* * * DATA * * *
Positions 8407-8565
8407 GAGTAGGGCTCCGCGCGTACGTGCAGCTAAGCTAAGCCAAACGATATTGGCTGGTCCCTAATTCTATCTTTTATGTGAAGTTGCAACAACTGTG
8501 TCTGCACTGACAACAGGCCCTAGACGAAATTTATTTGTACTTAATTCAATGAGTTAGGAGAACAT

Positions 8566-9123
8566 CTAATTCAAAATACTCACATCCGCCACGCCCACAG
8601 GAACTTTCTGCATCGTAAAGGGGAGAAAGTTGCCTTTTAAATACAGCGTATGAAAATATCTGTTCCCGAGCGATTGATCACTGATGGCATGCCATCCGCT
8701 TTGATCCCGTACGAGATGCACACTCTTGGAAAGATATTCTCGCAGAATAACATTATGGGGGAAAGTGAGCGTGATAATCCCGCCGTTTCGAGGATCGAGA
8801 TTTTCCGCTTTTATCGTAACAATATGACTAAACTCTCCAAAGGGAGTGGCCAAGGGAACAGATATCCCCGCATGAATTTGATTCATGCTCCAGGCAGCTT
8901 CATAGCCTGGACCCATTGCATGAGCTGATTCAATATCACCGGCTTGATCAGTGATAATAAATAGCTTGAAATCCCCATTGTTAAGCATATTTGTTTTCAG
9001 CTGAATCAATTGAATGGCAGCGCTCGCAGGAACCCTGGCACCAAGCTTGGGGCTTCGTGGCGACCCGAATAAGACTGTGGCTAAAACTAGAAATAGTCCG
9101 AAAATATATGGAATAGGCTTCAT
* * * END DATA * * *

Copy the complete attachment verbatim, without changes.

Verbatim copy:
Positions 8407-8565
8407 GAGTAGGGCTCCGCGCGTACGTGCAGCTAAGCTAAGCCAAACGATATTGGCTGGTCCCTAATTCTATCTTTTATGTGAAGTTGCAACAACTGTG
8501 TCTGCACTGACAACAGGCCCTAGACGAAATTTATTTGTACTTAATTCAATGAGTTAGGAGAACAT

Positions 8566-9123
8566 CTAATTCAAAATACTCACATCCGCCACGCCCACAG
8601 GAACTTTCTGCATCGTAAAGGGGAGAAAGTTGCCTTTTAAATACAGCGTATGAAAATATCTGTTCCCGAGCGATTGATCACTGATGGCATGCCATCCGCT
8701 TTGATCCCGTACGAGATGCACACTCTTGGAAAGATATTCTCGCAGAATAACATTATGGGGGAAAGTGAGCGTGATAATCCCGCCGTTTCGAGGATCGAGA
8801 TTTTCCGCTTTTATCGTAACAATATGACTAAACTCTCCAAAGGGAGTGGCCAAGGGAACAGATATCCCCGCATGAATTTGATTCATGCTCCAGGCAGCTT
8901 CATAGCCTGGACCCATTGCATGAGCTGATTCAATATCACCGGCTTGATCAGTGATAATAAATAGCTTGAAATCCCCATTGTTAAGCATATTTGTTTTCAG
9001 CTGAATCAATTGAATGGCAGCGCTCGCAGGAACCCTGGCACCAAGCTTGGGGCTTCGTGGCGACCCGAATAAGACTGTGGCTAAAACTAGAAATAGTCCG
9101 AAAATATATGGAATAGGCTTCAT